Personally I think you would be better off not fitting a fibreglass front, and especially not fitting a full fibregalss flip-front. I know I've gone on a bit on here about the loss of structural integrity with the flip-fronts but, IMHO, for ordinary road use they are bloody dangerous in any sort of frontal impact.
The drum brakes really are not very good, although we did race and rally with them in the 60's. If drums are to be retained, a good bit of advice would be to renew everything including the slave cylinders and linings, new drums (Minifins if you can afford some) and make sure you regularly adjust them. The full 'S' disc set-up can be expensive and I guess you want to keep on 10" wheels (they are best for any Mini).You don't need to cut any holes in the front as 850 and 998 cooling is never a problem. In fact cooling is only an issue with the very big engines on hot days in competition.
The best thing you can spend your cash on is suspension improvements like decent dampers, suspension bushes, correct front and rear settings, etc.


Hi, I'm not going the flip front route thats for sure, need as much metal in the car as possible! I was offered some Cooper S discs and rebuild kit whic hhe said i wouldnt need for about £200. ?? Good?

cooperman

3,981 posts

130 months

[news] 
Thursday 2nd November 2006 quote quote all
If it's disc, hubs, claipers and drive shafts, 2nd hand, for about £200 that's a really good deal. Caliper rebuild kits are cheap. If it's everything except the hubs, worry not.The 'S' hubs are the same as the later disc braked cars with 12" wheels, although the drive flanges are still different.
If the 850 is in good nick, maybe just needing new big-end and main shells, plus, of course, a new oil pump and water pump, plus the timing chain we all mentioned earlier, it would be good to stick with it, as Rich says. 850's are fun in a gentle sort of way, but round the corners they are probably the most neutral-steering of all Minis due to there being not much 'power-on' understeer with just 34 bhp.

love machine

7,609 posts

115 months

[news] 
Friday 3rd November 2006 quote quote all
Try and avoid putting the dust seals in callipers yourself. You're aware of the exhaust manifold job which is horrible, fitting a roll cage or aftermarket rear camber brackets. Calliper seals are the worst job on a mini. You have to have exceptional patience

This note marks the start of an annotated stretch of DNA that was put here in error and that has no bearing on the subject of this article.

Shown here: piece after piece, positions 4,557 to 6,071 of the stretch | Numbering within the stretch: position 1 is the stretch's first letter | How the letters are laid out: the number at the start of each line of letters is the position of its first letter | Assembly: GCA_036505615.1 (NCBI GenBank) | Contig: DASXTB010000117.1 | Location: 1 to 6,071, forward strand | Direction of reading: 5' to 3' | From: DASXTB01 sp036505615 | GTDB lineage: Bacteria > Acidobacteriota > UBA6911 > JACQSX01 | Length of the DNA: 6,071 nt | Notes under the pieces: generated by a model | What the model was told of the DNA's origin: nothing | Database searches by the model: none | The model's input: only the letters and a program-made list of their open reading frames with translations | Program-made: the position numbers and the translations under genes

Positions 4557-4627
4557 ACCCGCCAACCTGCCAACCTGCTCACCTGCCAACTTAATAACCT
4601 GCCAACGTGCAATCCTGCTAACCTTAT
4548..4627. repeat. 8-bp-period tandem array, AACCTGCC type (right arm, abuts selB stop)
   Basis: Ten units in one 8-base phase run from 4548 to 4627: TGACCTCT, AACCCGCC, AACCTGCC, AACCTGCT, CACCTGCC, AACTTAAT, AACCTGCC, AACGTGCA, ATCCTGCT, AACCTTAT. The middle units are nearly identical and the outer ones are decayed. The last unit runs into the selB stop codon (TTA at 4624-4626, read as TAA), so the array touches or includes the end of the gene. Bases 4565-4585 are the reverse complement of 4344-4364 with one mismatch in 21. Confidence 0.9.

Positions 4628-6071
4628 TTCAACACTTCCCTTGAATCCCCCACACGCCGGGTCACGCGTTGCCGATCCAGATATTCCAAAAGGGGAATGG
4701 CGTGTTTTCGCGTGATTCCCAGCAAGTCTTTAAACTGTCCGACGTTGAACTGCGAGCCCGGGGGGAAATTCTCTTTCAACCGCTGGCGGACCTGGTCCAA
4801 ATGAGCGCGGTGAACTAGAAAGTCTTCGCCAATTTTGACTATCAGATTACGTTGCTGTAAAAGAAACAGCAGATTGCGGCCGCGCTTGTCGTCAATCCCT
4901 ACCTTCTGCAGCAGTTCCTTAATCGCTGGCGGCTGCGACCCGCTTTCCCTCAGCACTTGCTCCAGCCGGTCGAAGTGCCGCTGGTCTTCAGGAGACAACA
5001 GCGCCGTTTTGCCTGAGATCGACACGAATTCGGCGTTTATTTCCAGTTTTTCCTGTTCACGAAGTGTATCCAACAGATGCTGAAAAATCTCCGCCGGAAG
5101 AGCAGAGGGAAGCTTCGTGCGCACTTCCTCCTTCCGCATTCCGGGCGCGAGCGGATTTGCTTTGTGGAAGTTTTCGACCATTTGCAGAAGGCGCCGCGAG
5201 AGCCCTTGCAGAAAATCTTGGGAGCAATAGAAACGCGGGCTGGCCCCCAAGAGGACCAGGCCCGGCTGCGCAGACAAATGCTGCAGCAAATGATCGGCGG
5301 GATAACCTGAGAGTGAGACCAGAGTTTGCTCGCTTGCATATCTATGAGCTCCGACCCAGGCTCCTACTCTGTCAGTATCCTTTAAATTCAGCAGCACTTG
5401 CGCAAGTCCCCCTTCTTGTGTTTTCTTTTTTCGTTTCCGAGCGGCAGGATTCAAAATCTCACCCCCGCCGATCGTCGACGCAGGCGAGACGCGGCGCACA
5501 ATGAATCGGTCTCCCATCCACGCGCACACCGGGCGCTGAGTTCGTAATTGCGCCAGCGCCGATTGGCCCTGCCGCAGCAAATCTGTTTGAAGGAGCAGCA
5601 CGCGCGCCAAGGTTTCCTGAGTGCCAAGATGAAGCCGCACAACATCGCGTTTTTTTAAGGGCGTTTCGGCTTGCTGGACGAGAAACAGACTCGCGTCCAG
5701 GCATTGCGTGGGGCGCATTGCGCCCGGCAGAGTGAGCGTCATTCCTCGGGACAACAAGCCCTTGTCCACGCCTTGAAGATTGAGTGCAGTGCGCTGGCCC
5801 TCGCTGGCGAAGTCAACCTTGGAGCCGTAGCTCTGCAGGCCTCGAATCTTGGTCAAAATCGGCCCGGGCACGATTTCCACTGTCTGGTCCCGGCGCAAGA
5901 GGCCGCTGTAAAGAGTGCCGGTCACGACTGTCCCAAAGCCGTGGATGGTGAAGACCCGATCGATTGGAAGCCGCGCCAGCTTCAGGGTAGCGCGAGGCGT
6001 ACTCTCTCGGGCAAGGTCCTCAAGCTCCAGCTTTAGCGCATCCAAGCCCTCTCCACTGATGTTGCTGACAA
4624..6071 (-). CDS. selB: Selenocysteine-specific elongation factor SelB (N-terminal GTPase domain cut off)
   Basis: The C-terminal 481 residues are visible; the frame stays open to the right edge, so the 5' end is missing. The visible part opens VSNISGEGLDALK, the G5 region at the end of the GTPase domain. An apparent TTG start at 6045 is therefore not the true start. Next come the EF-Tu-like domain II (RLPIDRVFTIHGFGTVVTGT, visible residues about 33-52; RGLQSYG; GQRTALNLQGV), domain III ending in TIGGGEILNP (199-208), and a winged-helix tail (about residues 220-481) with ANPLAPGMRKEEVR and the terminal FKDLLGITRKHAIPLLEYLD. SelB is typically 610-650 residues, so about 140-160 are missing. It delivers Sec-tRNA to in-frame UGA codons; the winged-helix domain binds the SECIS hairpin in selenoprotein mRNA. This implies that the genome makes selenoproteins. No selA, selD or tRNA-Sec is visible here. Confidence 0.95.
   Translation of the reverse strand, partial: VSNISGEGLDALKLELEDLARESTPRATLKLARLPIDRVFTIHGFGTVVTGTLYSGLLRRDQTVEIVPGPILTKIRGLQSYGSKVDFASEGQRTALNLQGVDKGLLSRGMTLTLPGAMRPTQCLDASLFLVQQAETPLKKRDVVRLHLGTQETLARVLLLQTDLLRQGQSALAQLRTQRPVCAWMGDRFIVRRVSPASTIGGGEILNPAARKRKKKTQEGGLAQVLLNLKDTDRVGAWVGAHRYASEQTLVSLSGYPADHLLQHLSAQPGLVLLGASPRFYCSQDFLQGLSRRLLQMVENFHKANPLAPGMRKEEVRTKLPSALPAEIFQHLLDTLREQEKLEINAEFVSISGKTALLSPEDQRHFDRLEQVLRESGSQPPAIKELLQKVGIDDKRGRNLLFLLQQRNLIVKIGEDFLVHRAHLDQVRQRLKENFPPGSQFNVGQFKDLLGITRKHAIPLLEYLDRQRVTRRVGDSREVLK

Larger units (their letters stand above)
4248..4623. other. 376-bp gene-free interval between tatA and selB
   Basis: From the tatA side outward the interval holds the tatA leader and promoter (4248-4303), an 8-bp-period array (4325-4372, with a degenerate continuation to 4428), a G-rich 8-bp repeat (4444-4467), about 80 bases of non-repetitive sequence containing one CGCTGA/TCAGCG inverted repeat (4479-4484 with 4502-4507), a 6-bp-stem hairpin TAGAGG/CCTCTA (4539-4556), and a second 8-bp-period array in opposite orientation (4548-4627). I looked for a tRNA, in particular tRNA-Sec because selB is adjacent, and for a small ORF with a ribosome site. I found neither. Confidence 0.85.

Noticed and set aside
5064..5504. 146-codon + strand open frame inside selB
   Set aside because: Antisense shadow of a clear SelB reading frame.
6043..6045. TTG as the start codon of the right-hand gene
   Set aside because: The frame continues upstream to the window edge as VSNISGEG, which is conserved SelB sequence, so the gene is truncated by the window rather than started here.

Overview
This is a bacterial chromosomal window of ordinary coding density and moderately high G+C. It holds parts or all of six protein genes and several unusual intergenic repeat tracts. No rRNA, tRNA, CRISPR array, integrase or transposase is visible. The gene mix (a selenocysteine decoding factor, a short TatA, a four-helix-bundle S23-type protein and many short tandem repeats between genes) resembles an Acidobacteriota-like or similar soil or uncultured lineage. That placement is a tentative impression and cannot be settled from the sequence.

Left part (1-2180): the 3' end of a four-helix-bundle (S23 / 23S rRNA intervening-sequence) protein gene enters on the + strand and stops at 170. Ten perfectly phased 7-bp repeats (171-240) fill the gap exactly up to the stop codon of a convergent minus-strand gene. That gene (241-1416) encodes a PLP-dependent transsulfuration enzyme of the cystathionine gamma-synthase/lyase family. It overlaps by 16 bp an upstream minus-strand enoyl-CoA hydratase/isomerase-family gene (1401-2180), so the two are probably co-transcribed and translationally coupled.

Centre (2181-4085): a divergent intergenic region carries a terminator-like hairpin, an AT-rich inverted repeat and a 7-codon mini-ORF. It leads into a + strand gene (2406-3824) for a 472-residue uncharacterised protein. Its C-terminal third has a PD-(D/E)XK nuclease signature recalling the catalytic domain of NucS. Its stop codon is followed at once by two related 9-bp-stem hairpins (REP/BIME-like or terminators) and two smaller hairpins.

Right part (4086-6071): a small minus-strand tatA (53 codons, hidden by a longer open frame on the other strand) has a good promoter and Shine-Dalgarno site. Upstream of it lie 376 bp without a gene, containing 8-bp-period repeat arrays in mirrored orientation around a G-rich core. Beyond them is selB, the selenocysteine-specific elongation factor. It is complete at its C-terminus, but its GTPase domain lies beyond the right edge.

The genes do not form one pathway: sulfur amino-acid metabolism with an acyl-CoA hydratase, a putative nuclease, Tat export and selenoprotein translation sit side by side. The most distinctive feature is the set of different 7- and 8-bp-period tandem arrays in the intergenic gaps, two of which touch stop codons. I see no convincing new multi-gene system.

guru_1071

2,506 posts

114 months

[news] 
Friday 3rd November 2006 quote quote all
split the caliper (use new joining seal)

bit of wood and a g-clamp

or, a bit of tube that slips over the piston, and a g-clamp.

ive wasted a few seal kits in my time........

a foul job!

cooperman

3,981 posts

130 months

[news] 
Friday 3rd November 2006 quote quote all
guru_1071 said:
split the caliper (use new joining seal)

bit of wood and a g-clamp

or, a bit of tube that slips over the piston, and a g-clamp.

ive wasted a few seal kits in my time........

a foul job!


Agree 110%.
I've got to do it this weekend on a pair of 998 Mayfair calipers - er, maybe!

mini_lund

Original Poster:

1,622 posts

90 months

[news] 
Friday 3rd November 2006 quote quote all
I sticking with the drums and just keeping up to scratch with them as funds are minimal as ever! Mini fins seem a good idea, but I cant get my head round how they help braking? In what way?

guru_1071

2,506 posts

114 months

[news] 
Friday 3rd November 2006 quote quote all
they are a lot lighter, which helps with unsprung weight/handeling.

they get rid of heat faster.

they are also impossible to buy anymore, all you can buy is super fins, which have the built in spacer.

if you do buy these, buy the proper ones, the cheapo ones (40 quid a pair) are as heavy as cast iron ones!

nomininolife

2 posts

88 months

[news] 
Thursday 7th December 2006 quote quote all
Caliper seal kits are dead easy, did one the other day.....without splitting the caliper. A bit of patience and some brake fluid.